When it comes to sculptures, polyesters are directly applied to the model or the human body. There is no questioning the high level of technical prowess required for this exceptional creative process.

Many artists use hyperrealism to showcase their artistic talent, but not all members of the general public and the media regard the genre with the same level of enthusiasm.

Are Hyperrealistic Drawings Art or Skill?

A large number of artistic works that need little to no actual ability are being acclaimed as masterpieces and glorified as contemporary representations of creativity in a world where everything may be art as long as an artist thinks so. 

So why shouldn't we applaud and appreciate something that demands a high degree of expertise, laborious effort, and discipline?

Beyond the technological prowess, Hyperrealism offers an enhanced, heightened feeling of reality that transforms an existing real-world image into something contradictory. It creates something that seems real and at the same time seems unreal.

Hyperrealism lives on imperfections since imperfections are what make things beautiful. Instead of erasing flaws and optimising the image to make it ideal, hyperrealism includes these components to create a layer of things that would otherwise go unnoticed.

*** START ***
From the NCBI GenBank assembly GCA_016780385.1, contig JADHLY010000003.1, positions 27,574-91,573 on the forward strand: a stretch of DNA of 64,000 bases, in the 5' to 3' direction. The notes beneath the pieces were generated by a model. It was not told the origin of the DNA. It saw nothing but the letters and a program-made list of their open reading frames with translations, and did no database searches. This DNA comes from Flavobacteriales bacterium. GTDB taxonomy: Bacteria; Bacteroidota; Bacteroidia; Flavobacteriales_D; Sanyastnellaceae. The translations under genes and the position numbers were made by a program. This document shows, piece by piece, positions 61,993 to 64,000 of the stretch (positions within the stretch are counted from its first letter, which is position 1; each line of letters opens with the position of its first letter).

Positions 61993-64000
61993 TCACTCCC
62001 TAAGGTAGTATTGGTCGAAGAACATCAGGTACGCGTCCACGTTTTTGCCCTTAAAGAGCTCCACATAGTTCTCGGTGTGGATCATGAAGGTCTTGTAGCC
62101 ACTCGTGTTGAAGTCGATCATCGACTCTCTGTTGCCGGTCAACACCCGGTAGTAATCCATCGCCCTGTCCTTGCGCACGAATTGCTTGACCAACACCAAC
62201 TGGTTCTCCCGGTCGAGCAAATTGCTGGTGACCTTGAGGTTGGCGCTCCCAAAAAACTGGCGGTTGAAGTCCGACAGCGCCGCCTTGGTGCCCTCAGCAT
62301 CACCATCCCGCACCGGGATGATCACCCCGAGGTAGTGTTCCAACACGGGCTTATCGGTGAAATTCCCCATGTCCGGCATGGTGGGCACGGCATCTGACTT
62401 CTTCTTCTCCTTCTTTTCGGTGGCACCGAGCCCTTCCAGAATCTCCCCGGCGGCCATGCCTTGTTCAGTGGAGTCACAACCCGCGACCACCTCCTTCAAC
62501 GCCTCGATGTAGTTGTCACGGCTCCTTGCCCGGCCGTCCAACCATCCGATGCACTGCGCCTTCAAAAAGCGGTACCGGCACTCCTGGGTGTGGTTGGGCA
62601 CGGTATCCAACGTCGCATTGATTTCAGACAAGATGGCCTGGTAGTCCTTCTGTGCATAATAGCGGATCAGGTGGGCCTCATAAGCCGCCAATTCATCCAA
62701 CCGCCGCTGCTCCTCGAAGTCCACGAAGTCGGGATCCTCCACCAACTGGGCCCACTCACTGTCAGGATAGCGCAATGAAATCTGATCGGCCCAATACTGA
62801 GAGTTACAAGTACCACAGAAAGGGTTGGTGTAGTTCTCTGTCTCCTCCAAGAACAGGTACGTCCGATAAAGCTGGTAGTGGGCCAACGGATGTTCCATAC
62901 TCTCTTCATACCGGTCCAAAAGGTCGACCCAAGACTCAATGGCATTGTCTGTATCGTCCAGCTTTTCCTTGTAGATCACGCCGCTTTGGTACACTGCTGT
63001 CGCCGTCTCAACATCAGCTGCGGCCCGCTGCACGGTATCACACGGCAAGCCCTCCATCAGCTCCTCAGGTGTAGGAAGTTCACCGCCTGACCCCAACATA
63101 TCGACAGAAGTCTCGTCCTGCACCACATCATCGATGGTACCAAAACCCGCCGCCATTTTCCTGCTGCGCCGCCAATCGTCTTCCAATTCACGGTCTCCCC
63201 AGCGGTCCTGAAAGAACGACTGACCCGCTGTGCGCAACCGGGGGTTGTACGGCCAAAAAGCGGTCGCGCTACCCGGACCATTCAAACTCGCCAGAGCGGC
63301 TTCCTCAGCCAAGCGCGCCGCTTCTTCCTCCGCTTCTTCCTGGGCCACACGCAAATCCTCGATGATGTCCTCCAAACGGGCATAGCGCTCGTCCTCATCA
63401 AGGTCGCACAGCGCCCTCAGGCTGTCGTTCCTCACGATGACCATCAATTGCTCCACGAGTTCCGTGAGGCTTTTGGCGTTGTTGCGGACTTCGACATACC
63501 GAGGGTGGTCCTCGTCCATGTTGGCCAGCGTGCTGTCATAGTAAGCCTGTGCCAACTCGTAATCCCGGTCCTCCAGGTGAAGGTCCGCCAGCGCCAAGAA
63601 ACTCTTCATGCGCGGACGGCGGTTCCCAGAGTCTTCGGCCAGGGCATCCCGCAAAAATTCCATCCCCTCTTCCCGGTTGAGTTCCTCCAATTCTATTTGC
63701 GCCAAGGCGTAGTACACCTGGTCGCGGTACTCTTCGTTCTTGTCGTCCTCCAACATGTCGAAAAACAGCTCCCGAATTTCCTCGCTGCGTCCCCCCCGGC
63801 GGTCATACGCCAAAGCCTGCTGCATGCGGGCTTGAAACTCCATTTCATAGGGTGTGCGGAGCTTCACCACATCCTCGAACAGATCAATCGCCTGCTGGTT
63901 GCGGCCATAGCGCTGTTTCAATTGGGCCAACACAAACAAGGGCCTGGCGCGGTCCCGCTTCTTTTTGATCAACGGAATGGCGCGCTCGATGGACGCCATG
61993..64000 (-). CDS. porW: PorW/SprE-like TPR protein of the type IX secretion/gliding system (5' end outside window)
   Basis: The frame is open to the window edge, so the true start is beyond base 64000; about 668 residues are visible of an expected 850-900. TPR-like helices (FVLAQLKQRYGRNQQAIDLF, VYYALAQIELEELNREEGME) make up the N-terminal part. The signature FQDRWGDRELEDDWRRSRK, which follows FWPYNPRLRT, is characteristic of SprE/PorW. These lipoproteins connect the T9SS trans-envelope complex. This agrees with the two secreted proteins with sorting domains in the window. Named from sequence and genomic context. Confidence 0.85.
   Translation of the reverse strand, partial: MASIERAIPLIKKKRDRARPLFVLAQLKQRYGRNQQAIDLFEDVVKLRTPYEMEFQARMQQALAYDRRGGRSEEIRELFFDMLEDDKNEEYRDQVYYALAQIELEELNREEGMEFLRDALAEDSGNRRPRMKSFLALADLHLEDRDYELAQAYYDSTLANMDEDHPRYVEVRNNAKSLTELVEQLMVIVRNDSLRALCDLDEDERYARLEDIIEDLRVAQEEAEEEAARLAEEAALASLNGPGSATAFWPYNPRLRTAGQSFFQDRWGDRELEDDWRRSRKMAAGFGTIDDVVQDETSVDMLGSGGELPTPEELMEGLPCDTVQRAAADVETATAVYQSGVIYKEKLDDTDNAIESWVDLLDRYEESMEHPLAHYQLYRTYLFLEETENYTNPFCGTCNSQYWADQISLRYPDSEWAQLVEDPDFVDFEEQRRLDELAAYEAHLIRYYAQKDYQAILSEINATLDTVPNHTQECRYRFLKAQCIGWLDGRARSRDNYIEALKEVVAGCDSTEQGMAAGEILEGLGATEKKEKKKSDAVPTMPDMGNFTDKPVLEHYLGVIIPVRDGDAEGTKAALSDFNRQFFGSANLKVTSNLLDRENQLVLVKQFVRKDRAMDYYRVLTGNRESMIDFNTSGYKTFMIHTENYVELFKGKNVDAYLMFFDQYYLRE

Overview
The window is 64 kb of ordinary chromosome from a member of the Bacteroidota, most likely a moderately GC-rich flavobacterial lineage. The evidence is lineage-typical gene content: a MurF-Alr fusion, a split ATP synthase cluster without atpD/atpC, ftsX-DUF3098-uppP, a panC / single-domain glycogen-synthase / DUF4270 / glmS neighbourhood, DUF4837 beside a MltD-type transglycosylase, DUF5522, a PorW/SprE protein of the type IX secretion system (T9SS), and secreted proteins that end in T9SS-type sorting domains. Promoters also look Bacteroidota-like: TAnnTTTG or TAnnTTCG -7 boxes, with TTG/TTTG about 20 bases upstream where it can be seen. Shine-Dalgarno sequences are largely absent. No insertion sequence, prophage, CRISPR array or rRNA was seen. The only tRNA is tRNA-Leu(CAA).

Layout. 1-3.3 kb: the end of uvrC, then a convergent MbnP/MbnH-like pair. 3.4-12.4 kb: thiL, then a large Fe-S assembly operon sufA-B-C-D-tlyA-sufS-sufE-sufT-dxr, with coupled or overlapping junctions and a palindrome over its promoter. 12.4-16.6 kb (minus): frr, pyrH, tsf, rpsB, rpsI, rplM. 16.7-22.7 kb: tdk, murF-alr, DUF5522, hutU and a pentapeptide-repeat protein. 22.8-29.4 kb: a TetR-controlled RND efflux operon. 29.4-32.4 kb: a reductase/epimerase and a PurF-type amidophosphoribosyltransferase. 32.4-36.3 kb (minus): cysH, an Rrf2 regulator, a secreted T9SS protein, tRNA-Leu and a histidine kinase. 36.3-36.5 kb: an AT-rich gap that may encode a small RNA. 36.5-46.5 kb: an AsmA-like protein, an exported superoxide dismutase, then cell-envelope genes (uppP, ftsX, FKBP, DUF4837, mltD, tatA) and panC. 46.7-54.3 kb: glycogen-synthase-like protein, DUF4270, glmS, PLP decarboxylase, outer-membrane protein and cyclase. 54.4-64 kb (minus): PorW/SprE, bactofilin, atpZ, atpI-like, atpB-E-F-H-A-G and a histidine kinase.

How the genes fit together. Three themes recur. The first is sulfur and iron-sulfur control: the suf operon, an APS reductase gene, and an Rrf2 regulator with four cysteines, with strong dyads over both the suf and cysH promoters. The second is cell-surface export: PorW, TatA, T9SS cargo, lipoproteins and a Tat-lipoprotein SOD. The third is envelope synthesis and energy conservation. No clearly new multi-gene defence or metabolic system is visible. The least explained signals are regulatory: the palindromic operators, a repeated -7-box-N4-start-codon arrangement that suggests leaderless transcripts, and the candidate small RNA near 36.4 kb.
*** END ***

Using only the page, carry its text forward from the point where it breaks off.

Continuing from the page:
The hyperrealism artists achieve a sense of tangibility in their art with an astounding amount of skill. 

Since hyperrealistic drawings are often ten to twenty times larger than the size of the original photographic reference source, we get a clearer understanding of reality. 

The details are more noticeable than in nature. Both the creative process and the finished product contain art, and hyperrealism's creative process is among the most complex in all of art.

The finished work of hyperrealism artists frequently explores the limits of human eyesight while challenging our notions of reality. 

Whether you view it from the perspective of workmanship and expertise or if you appreciate the oblique narrative layers added to the original image, it is undeniably an art form.

People are still astounded by some of the most accurate and meticulous pieces of art because of hyperrealism.

Ever since its discovery, hyperrealism has been a significant element in the development of art.